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Publisher's Summary

At age 16, Margaret Cho dropped out of school and began touring as a standup comedian. By 23, she was the star of her own sitcom, All-American Girl, the groundbreaking show featuring television's first Asian American family. But the road to fame wasn't smooth, and when the sitcom crashed and burned, so did Margaret.

Without ever losing her trademark humor, Margaret tells her astonishing tale of dieting her way into the hospital, drinking herself into oblivion, then rising from the ashes in her smash-hit, one-woman show and record-breaking concert film. I'm the One That I Want, based on her show of the same name, is filled with dead-on insights about the experience of being a woman with attitude, of flowing with the highs and lows of life, and of creating one's own identity and acceptance. It is every bit as hilarious, shocking, and irreverent as she is.

©2001 Margaret Cho (P)2001 HighBridge Company; 16 9

Critic Reviews

"[Margaret Cho is] outspoken, profane, radical, and excruciatingly funny." (Los Angeles Times)

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What listeners say about I'm the One That I Want

Average Customer Ratings
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  • Overall
    5 out of 5 stars

Hilarious and deeply engrossing

This was my first audible book. I chose it because I wanted something funny, and found that not only was it hilarious, it was also touching, sad, inspiring and a lot more things at the same time. What makes it even better is that the comedian reads her own story, and all the impressions of her parents and relatives are absolutely perfect-- I found myself doubled over during the first ten minutes-- I literally COULD NOT STAND UP, I was laughing so hard. I found myself greedily listening to this way beyond the time I alotted myself for a half hour of daily exercise. The story progresses through the star's childhood, how she became a comedian, how she became famous, etc. It also describes her eating disorder, problems with drugs, men, etc. All told with flashes of humor that are so brilliant-- she's a genius and should do more of these. The book came to an end way too soon-- wish it was unabridged instead of abridged.

12 people found this helpful

  • Overall
    5 out of 5 stars

Horrifically entertaining.

She blindsided me with this auto-biographical tale of trials she's faced. And won me over with heartfelt pain and insight. I think fans and critics alike would enjoy this book.

3 people found this helpful

  • Overall
    1 out of 5 stars
  • Performance
    1 out of 5 stars
  • Story
    1 out of 5 stars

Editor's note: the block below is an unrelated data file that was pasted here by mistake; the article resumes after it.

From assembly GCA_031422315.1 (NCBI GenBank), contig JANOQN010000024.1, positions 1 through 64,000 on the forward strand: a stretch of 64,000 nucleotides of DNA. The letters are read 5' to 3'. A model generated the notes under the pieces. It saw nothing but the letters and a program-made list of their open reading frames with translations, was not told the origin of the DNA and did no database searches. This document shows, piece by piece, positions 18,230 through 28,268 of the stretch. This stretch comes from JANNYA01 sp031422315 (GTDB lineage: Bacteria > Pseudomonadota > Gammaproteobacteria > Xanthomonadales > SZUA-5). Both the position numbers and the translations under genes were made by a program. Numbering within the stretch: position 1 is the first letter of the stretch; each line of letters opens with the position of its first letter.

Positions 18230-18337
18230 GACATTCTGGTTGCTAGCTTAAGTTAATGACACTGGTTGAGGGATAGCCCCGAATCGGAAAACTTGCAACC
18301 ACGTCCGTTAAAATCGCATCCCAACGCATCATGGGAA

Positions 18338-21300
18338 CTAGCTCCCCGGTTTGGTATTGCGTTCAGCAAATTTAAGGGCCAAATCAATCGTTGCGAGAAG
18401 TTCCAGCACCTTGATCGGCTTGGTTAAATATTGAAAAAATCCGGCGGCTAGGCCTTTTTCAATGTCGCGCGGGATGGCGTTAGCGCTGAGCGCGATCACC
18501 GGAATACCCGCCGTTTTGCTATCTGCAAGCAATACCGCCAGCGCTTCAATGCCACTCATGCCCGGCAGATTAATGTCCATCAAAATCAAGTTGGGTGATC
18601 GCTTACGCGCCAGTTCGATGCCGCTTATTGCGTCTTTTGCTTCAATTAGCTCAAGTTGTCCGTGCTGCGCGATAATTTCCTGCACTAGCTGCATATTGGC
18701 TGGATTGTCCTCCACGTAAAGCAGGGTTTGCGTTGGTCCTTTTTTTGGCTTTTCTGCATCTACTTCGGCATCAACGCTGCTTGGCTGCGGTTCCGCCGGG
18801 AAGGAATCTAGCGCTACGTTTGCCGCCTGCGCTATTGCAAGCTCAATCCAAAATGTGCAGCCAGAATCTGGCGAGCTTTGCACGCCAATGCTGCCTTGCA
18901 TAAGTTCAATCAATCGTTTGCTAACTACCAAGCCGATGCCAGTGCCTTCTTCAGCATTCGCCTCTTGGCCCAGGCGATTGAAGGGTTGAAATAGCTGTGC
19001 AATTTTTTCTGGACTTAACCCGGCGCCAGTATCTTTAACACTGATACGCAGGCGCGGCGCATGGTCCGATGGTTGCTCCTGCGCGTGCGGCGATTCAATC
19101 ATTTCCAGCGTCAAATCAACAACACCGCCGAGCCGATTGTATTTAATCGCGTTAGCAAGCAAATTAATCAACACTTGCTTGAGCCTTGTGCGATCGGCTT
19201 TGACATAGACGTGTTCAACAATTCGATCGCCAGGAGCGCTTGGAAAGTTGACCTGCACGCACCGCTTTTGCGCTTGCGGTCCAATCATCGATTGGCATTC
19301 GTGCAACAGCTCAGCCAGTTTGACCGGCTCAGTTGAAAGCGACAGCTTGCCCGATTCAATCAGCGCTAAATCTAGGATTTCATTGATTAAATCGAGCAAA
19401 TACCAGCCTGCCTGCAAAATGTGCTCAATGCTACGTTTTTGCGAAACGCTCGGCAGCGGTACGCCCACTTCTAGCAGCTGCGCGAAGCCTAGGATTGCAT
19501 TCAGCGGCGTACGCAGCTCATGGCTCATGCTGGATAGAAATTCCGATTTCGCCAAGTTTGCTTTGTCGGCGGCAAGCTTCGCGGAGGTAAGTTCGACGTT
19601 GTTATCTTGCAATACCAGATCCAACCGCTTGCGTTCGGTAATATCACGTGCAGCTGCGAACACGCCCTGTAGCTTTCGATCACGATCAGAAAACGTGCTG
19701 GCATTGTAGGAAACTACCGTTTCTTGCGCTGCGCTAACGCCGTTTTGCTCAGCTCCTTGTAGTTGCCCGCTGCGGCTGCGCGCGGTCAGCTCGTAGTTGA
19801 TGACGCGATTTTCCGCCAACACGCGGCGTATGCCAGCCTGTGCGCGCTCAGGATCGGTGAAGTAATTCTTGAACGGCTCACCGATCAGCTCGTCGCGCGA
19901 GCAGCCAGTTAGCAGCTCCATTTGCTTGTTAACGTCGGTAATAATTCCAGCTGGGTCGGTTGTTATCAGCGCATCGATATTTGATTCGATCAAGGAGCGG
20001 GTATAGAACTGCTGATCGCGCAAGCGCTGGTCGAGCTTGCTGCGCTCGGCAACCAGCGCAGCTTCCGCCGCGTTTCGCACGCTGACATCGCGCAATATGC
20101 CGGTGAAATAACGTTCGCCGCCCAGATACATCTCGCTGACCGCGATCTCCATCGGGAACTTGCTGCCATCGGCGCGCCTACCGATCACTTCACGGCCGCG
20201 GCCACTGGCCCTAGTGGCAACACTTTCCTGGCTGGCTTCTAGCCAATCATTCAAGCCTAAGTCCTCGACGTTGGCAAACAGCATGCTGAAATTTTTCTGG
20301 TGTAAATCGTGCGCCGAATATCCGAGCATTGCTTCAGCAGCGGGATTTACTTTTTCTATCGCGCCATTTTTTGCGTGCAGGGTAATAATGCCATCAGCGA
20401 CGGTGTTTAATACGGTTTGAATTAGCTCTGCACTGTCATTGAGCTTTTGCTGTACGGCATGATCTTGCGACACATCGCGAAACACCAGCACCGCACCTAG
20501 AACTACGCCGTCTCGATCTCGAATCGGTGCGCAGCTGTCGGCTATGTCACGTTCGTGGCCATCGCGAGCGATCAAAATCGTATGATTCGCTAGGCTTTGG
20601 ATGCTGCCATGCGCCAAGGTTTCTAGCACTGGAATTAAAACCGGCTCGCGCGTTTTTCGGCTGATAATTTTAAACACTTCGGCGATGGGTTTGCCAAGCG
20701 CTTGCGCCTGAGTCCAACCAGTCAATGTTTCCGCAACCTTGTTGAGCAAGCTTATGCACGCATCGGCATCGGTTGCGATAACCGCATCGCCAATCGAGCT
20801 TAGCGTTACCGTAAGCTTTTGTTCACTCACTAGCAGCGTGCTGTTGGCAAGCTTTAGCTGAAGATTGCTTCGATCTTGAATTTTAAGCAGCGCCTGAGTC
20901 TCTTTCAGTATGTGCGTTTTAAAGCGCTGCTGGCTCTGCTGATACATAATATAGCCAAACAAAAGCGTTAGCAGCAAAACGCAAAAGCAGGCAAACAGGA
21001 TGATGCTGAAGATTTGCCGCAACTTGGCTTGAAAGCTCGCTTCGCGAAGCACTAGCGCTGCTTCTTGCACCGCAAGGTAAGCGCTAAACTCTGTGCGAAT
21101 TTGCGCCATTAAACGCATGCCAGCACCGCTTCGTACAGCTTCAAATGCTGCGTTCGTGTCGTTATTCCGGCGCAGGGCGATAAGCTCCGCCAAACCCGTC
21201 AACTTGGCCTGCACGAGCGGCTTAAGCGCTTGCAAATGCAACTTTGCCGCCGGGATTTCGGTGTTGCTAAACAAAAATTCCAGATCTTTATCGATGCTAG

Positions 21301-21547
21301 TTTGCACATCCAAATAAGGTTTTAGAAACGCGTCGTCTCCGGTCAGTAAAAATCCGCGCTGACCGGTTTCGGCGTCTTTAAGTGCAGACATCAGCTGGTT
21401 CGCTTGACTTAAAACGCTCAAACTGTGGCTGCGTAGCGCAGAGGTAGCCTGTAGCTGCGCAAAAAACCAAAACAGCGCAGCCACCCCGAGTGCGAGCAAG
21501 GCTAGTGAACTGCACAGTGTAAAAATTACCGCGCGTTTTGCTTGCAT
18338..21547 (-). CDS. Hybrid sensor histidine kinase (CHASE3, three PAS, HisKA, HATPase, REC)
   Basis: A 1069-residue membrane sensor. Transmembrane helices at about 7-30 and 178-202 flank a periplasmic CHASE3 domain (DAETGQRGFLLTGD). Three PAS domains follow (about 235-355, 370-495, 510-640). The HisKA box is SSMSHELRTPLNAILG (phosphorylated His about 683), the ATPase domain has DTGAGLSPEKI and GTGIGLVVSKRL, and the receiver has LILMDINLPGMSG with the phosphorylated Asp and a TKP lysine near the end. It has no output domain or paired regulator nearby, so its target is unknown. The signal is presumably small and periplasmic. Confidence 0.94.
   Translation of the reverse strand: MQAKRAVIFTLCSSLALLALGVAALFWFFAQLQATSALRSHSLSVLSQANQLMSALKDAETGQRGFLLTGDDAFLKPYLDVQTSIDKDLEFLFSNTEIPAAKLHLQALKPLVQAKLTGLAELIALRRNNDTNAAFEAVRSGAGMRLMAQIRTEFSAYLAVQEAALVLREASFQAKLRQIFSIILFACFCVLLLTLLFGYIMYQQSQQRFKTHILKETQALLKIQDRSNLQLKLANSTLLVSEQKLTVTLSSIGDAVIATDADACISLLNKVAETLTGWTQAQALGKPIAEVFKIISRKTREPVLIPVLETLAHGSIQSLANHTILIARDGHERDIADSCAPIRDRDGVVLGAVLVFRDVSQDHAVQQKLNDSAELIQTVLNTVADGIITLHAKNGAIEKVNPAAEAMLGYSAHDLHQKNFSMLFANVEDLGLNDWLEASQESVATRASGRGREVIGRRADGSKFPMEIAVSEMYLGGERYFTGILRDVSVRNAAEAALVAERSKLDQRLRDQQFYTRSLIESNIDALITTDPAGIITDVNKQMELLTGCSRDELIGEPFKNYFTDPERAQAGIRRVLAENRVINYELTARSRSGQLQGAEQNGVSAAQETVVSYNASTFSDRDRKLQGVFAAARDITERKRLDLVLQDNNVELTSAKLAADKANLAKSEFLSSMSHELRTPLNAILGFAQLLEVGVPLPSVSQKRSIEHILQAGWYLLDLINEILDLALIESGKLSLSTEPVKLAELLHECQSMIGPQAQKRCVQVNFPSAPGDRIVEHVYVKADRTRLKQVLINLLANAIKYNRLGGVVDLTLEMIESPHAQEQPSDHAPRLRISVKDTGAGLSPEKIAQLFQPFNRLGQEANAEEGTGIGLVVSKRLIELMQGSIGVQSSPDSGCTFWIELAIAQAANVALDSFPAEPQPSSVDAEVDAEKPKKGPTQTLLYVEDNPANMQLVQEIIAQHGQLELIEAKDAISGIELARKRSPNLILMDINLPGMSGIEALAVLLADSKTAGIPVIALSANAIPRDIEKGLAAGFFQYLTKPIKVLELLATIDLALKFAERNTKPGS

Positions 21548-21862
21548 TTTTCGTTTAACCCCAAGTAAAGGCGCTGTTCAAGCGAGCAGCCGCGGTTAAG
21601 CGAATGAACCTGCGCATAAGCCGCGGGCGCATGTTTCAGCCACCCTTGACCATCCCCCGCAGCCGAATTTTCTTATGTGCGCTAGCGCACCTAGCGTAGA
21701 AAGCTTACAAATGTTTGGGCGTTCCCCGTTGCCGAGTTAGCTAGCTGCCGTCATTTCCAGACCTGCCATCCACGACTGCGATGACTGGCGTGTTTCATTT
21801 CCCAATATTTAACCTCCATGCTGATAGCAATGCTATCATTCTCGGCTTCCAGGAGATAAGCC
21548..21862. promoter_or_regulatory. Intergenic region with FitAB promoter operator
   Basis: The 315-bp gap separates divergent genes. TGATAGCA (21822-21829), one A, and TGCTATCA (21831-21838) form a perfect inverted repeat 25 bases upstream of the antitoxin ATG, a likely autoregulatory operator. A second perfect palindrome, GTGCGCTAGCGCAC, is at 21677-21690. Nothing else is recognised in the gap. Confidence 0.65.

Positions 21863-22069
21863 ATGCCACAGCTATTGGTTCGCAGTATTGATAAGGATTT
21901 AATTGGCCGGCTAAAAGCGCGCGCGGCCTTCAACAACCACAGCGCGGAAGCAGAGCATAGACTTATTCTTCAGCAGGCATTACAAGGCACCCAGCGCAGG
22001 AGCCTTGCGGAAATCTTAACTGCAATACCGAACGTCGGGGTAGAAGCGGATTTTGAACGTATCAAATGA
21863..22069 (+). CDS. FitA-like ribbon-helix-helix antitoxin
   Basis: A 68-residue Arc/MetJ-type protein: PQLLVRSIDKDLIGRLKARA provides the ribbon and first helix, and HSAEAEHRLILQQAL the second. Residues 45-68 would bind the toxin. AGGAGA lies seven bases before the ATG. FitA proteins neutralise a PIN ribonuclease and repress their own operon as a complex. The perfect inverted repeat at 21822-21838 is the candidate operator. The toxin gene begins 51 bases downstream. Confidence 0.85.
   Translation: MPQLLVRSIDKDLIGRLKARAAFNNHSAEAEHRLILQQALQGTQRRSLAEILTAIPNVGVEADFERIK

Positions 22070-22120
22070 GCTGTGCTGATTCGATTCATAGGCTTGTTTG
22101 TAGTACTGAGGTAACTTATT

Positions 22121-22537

Awful in every way.

What disappointed you about I'm the One That I Want?

I like Margaret Cho's comedy but her writing abiltiy in terms of memior is to drone on with details until her story is lost.

Who would you have cast as narrator instead of Margaret Cho?

Surprisingly she was a bad narrator. She droned on with no emotion and a king of semi sarcastic persona. Before I gave up on the book I was wishing she would shut up. That's when it's time to end the torture.

Any additional comments?

I am shocked at how awful this was in every way.

1 person found this helpful

  • Overall
    4 out of 5 stars
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    5 out of 5 stars
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    4 out of 5 stars

Great early life stories

I was going to buy the paperback, but I didn't want to miss the mom impersonations. The early life stories were exceptionally funny.

  • Overall
    2 out of 5 stars

Not all that funny.

I thought this was going to be funny all the way thru but while it was funny in spots, it wasn't really a comedy routine - it was the story about her struggles with alcohol and drugs and difficult early life. it was mainly heartbreaking and sad. I had to fast forward thru some sad parts because it too painful to listen to.

5 people found this helpful

  • Overall
    3 out of 5 stars

This is not funny.

Although Margaret Cho is known to us as a comedian this audiobook is not funny. There are a few moments that are light, like when she protrays her mother, it does bring a smile, but by no means is this a comedy. It is actually just sad. Kind of pathetic in a way. Cho relates her life to the reader and as it is so desperate that one cannot help but feel sorry for her and yet you can't help but feel disgusted at the same time. It goes from a sad childhood to a sad adulthood and then some light at then end of tunnel towards the end.

9 people found this helpful

  • Overall
    1 out of 5 stars
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    1 out of 5 stars
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    1 out of 5 stars

Could not get through her childhood.

Rough life, sure, but whine whine whine. Couldn't make it past the first hour.

  • Overall
    2 out of 5 stars

Not what I expected

Although this book is written by someone I would consider a comic, it is definitely not a comedy. Not a bad book but more of a biography of her life ups and downs and not funny.

  • Overall
    2 out of 5 stars

Painful to get through

Reading this book wasn't as awful as listening to Cho read it aloud. She wrote interesting material but turns herself into such a victim in her portrayal that it is hard to bear.

  • Overall
    1 out of 5 stars

Empty Profanity

If you are looking for vacuous profanity and the psychosis du jour, read Cho's books. Perhaps she should have finished High School. She may have developed a vocabulary consisting of more than 100 words. If she did indeed "crash and burn", I believe that the flames have yet to be extinguished!